Evidence for CaS phosphorylation is provided by the mapping of the exact phoshorylation site, which corresponds to Thr380 in the C-terminus of the protein. Making use of two chloroplast protein kinase mutants of STN7 and STN8, it was possible to assign CaS as a likely substrate of the chloroplast-targeted STN8 protein kinase (Fig. 4A). As STN8 protein kinase phosphorylates stroma-exposed Thr residues of PSII core proteins [18,19], the C-terminus of CaS is most likely oriented to the stroma, where it can be involved in signal propagation from chloroplasts to other cellular compartments. STN8 kinase is selective for phosphorylation of easily accessible residues, such as N-terminal threonines of D1, D2, and CP43; this might be explained by long loops limiting access to the active site in the catalytic domain of STN8 [19]. The phosphorylation of CaS at the easily accessible C-terminus is in accordance with this selectivity of the STN8.

CaS is regulated at multiple levels according to environmental cues

The transcript level of CaS is significantly upregulated under normal growth irradiance as compared to darkness and low-light conditions [28]. Our results demonstrate that the high-light treatment increases the phosphorylation level of CaS, whereas the amount of the protein remains at the growth light level. Thus, CaS expression, and possibly its function, is tightly regulated by light at two levels: transcription, and post-translational modification by phosphorylation.

Physiological functions of CaS

CaS knockout mutants show clearly reduced growth as compared to the wild-type. As CaS is a thylakoid protein, it was first assumed that it possibly regulates the accumulation or stability of some thylakoid protein complexes. This, however, was not the case, as the contents of representative proteins in the four thylakoid protein complexes were not modified in CaS knockout mutants. Also, the light sensitivity of PSII, which is regulated by a number of thylakoid proteins [29], was unaffected in CaS knockout mutants. Therefore, the functional roles for CaS and its phosphorylation under stress conditions are more likely to be found in signaling cascades that coordinate the growth and responses of plants to environmental cues. The main location of CaS in stroma-exposed thylakoid regions is in line with its possible signaling function.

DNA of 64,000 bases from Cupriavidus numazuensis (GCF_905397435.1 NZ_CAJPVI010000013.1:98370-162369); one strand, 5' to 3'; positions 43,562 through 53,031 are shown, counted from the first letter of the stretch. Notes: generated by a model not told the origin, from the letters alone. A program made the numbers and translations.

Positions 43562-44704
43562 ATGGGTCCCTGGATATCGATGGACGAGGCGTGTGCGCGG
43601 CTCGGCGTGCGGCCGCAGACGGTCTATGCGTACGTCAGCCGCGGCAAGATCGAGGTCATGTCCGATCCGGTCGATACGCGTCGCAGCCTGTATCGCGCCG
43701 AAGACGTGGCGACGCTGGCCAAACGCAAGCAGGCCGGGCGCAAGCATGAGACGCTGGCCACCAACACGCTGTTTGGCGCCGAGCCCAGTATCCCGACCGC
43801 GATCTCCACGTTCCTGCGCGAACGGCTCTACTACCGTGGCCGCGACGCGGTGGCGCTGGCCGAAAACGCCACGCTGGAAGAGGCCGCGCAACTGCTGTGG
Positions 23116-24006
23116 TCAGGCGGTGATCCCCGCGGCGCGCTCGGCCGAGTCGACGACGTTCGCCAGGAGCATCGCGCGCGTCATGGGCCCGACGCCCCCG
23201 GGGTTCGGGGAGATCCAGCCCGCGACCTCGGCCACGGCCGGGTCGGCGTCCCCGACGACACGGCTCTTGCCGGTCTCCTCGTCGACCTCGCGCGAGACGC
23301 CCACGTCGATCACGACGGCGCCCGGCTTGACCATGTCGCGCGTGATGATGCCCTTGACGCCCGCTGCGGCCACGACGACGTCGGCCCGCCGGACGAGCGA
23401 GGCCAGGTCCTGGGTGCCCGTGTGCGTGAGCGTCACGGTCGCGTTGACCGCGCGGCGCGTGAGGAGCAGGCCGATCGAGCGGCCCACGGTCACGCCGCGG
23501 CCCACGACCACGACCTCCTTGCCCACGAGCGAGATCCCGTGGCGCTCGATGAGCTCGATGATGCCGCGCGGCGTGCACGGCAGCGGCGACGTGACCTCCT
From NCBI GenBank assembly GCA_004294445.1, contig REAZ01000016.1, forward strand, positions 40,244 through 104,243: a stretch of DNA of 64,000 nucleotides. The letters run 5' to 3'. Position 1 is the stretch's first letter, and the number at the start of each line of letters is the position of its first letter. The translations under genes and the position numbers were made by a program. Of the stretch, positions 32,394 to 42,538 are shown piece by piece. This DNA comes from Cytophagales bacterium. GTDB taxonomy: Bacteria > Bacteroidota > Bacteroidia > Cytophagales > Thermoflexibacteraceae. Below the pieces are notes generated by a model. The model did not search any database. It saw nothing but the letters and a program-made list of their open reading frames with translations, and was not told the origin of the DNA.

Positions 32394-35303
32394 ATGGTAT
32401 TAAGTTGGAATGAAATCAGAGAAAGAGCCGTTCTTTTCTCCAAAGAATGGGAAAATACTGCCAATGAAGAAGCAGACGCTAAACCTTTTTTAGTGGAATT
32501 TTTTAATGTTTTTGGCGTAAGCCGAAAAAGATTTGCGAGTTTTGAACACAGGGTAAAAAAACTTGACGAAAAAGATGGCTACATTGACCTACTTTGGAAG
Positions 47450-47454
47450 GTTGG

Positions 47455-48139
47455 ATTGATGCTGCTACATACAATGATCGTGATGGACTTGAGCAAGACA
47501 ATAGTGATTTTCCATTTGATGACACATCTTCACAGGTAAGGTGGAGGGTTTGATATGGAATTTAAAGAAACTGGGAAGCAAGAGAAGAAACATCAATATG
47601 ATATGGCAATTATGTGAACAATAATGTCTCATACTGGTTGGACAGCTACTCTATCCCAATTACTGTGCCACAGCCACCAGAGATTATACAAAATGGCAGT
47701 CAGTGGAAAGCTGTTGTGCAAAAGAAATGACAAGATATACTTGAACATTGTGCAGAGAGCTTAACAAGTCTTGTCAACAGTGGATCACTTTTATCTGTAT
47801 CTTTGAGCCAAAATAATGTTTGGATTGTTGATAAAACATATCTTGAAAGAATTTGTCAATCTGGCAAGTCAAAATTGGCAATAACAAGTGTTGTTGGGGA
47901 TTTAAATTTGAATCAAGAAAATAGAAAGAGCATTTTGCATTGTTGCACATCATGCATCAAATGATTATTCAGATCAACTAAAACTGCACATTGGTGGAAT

The stroma-exposed C-terminal part of CaS has a rhodanese-like protein domain (Fig. 6A). This domain, lacking the catalytic residues in some cases, is found in a wide variety of functionally distinct proteins in frequent association with other domain structures known to be involved in signal transduction [30], suggesting that CaS might play a role in sensing and signaling of environmental cues. It has been demonstrated that rhodanese domain proteins are associated with specific stress conditions, including the process of leaf senescence in Arabidopsis [31].

The C-terminus of CaS contains also a motif for interaction with 14-3-3 proteins and FHA domains, according to eukaryotic linear motif prediction at http://www.expasy.org. 14-3-3 proteins are known to function as adaptors that mediate protein–protein interactions and to be involved in signal transduction and stress responses and also in protein import into chloroplasts [32]. FHA domain proteins are directly involved in signal transduction, and the interaction between the FHA domain and target proteins is strictly dependent on phosphorylation of Thr residues of the target proteins [25,33]. The identified phosphorylation site of CaS at Thr380 is located within these predicted motifs, and its phosphorylation is intricately regulated by environmental cues. Although direct experimental evidence for such protein–protein interactions is still lacking, these structural features suggest a potential role of CaS protein in a signal transduction cascade sensing light or redox changes in chloroplasts and propagating the signal via direct protein–protein interactions.